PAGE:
The two elementary schools were major pieces of a $219 million bond measure that Issaquah School District voters approved in April 2012. Issaquah Valley and Apollo received about $6.6 million each for similar modernization projects that focused on creating additional classroom spaces, improving building security and upgrading existing spaces for a continued influx of new students.
The district is expecting to add 350 students in the 2014-15 year, and projections released last year showed the school system could grow by more than 2,800 students over the next 30 years.
August 26, 2014
Kym Clayton has a child who struggles with social skills and speech delays, and in her quest to find help, she stumbled across an idea from a suburban school in Pennsylvania.
Christian Bucks, a student at Roundtown Elementary School in York, Pa., invented a simple but effective way of helping children who were feeling sad or lonely. His Buddy Bench concept — a bench where kids can sit when they’re in need of a friend — has spread like wildfire in less than a year, reaching schools around the world.
Clayton believed the Buddy Bench might be a useful tool at Sunny Hills Elementary School, where she was PTSA president during the 2013-14 school year.
But simply going to a local hardware store and building a bench wasn’t what she had in mind.
“I think it would be really neat to be full circle, that kids are building this bench for other kids,” she explained. Read more
May 13, 2014
Riley Frasier’s mother could hardly keep her 7-year-old from popping out of his seat.
Every time world-renowned ukulele player Jake Shimabukuro started plucking a symphonic range of sound few others have ever drawn out of the short, four-stringed instrument, Riley had to stamp his feet, rock his head so hard his glasses could barely stay on his nose and strum the air.
And who could blame him? Certainly not other fans of Shimabukuro’s ukulele solos, an eclectic and international audience that includes the likes of cellist Yo-Yo Ma, Pearl Jam lead singer Eddie Vedder and the Queen of England (who has shaken Shimabukuro’s hand).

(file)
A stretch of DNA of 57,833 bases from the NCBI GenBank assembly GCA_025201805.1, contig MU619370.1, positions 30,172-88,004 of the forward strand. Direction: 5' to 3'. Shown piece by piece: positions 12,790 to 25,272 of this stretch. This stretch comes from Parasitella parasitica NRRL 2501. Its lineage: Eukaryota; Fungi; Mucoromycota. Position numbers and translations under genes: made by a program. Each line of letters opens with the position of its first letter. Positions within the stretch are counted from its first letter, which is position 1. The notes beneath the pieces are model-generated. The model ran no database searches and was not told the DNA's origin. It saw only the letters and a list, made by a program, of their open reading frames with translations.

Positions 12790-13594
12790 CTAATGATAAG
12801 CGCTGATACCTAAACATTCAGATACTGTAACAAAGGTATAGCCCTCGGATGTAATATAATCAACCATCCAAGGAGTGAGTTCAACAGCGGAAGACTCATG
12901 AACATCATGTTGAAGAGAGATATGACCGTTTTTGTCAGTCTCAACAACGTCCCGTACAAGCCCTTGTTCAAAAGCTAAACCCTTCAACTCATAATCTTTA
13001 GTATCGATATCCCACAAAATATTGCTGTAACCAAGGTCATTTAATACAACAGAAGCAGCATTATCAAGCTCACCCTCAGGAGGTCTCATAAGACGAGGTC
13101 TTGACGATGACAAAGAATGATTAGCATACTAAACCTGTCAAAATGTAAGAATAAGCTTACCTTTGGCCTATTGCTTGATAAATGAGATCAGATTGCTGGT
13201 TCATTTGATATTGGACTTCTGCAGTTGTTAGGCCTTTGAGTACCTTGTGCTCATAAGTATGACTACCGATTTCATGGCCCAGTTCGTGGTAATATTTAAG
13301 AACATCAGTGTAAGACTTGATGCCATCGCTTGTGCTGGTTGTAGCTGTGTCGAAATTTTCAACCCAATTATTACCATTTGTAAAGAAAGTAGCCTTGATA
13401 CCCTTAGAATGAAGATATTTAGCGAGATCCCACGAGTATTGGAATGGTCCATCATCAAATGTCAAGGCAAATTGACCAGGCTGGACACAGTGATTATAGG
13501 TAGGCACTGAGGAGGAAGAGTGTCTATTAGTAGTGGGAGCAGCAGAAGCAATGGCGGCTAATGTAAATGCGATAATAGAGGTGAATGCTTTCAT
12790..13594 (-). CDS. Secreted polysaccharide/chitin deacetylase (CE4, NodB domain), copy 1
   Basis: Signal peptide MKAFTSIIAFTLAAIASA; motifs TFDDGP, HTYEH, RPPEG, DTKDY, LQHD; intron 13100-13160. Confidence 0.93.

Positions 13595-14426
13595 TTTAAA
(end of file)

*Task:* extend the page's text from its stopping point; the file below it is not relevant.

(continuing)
May 6, 2014
Librarian hopes school will continue for years to come
My personal experience with Tiger Mountain Community High School was limited to about an hour and a half on Dec. 7, 1992.
I was at that time the young adult librarian at the Issaquah Library, and I visited the school to present a program to a group of young parents.
I didn’t know what would be of interest, but I took along cloth books, board books, books about making toys or clothes or baby food — everything I could think of.
In my entire career as a librarian, I’ve never addressed such an interested, even rapt, audience! Those students were so keen to see the materials I’d brought. They loved the hand puppets (which at that time were for circulation), and some decided then and there to convert the stuffed toys they were scheduled to make into hand puppets instead. Their teacher agreed to help them with the project.
I was able to give every parent a copy of “Goodnight Moon,” (and incidentally, I’d really had to work to persuade the library administration to let me have those books for that particular audience).
The teenagers were happy to show me their lovely babies after the program, and to tell me how they were caring for them — only 15 or 16 years old, but devoted caregivers.
I’ve often thought of those students and their children, children who would now be much older than their parents were in 1992. I do hope their lives turned out happily. I’m sure that attending Tiger Mountain Community High School helped a lot in that respect, and that the school will continue to assist all its students for years to come.